United States v Smith

Smith appealed his child pornography convictions and sentence. The panel affirmed. It held there was no plain error double jeopardy violation in charging a separate felony for each time images were downloaded from Smith’s computer because no Supreme Court or 10th circuit decision has even considered the issue let alone decided it in way that favors Smith and the only out of circuit appellate decision rejected an argument similar to Smith’s. It affirmed the sentence holding the district court properly declined to consider Smith’s pro se objection to the presentence report as he was represented by counsel and in any event any error was harmless a she sentence was at the bottom of the guideline range.

United States v Harry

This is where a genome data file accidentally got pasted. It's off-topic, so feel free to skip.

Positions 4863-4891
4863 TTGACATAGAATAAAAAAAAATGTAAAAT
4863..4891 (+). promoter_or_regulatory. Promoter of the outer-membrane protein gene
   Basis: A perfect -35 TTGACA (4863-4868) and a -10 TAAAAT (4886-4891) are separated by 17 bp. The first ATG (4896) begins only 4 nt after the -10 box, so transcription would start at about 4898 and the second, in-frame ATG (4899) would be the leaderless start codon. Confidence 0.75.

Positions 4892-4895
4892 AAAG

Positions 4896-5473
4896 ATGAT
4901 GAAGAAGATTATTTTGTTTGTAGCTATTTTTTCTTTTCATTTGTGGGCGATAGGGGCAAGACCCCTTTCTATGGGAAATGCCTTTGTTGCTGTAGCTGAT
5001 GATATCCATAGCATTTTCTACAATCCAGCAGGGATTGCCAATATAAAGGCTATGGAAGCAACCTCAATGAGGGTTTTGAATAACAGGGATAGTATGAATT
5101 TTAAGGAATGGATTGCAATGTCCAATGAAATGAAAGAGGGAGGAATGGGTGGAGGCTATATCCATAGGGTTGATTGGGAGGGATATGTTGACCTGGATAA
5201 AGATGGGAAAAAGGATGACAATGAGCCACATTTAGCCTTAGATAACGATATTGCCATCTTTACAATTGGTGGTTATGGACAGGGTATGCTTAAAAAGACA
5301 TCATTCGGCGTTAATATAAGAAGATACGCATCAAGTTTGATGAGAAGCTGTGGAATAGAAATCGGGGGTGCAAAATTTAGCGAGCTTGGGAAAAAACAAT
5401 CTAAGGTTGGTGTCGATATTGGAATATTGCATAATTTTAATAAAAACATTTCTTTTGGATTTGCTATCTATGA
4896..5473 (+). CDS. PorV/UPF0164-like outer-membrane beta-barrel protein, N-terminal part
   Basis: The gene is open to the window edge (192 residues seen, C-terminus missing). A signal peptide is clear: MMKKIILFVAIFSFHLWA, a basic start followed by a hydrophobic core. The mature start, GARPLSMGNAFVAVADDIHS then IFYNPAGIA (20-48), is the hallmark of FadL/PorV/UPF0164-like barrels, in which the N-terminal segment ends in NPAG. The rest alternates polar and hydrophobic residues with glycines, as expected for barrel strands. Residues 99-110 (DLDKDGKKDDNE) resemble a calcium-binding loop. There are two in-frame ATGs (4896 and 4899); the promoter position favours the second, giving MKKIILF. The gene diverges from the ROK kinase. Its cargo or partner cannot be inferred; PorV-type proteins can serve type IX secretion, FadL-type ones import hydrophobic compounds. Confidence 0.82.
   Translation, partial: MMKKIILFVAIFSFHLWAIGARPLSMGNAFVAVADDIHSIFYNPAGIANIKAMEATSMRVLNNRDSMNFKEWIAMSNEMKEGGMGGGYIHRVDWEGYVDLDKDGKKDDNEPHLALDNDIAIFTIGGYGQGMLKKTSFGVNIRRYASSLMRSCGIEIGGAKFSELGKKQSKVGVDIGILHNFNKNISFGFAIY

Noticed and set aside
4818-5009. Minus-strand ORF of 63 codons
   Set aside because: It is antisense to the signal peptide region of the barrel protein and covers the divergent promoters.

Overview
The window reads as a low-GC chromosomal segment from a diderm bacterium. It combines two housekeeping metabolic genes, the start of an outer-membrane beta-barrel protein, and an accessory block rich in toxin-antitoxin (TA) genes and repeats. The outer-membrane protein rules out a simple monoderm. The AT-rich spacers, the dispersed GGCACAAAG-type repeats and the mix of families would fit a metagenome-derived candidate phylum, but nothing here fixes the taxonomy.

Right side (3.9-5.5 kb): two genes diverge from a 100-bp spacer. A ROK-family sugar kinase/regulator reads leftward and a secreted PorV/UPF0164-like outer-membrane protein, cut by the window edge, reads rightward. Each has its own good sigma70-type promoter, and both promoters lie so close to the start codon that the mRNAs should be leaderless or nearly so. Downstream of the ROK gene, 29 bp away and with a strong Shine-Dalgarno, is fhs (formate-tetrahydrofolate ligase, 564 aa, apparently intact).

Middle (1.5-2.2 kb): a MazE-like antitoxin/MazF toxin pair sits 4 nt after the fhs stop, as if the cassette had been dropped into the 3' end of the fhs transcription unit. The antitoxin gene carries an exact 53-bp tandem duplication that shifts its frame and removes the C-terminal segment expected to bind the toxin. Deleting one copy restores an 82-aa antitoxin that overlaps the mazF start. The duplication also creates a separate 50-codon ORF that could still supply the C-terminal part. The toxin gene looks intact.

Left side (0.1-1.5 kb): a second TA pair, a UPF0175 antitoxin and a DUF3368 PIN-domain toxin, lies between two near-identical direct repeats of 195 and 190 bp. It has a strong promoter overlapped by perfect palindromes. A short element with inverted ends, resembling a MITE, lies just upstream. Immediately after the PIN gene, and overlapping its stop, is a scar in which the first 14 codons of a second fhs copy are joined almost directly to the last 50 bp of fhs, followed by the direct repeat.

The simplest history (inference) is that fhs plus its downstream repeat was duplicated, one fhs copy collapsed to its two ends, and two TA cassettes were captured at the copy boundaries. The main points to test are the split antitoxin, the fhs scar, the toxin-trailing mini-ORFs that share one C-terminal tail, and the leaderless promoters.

Harry appealed his rape conviction and sentence. The panel affirmed. It upheld the district courts determination that text messages from a witness to Harry were no exculpatory on their face as the responsive text from harry was ambiguous and there was no evidence that the investigator saw any text stating the victim flirted with Harry prior to the rape, the witness expressed no sympathy for Harry and there was evidence the text referred to Harry’s girlfriend not the victim. It affirmed the finding of no bad faith as the investigator took the phone to serval other agencies with greater technical expertise to try and get the missing texts and contacted the phone company as well. It held there was no error in excluding a text allegedly about flirting and limiting evidence of flirting to Harry’s testimony because the text was hearsay, not relevant to the defense presented by Harry at a pretrial hearing and Harry failed to reopen the issue after he testified victim consented and evidence by others about flirting would have violate rule of evidence 412 and no proffer was made of what evidence would have been offered. It affirmed the sentence holding the district court considered all of Harry’s arguments in its explanation of the sentence and the within guidelines sentence was presumptively reasonable.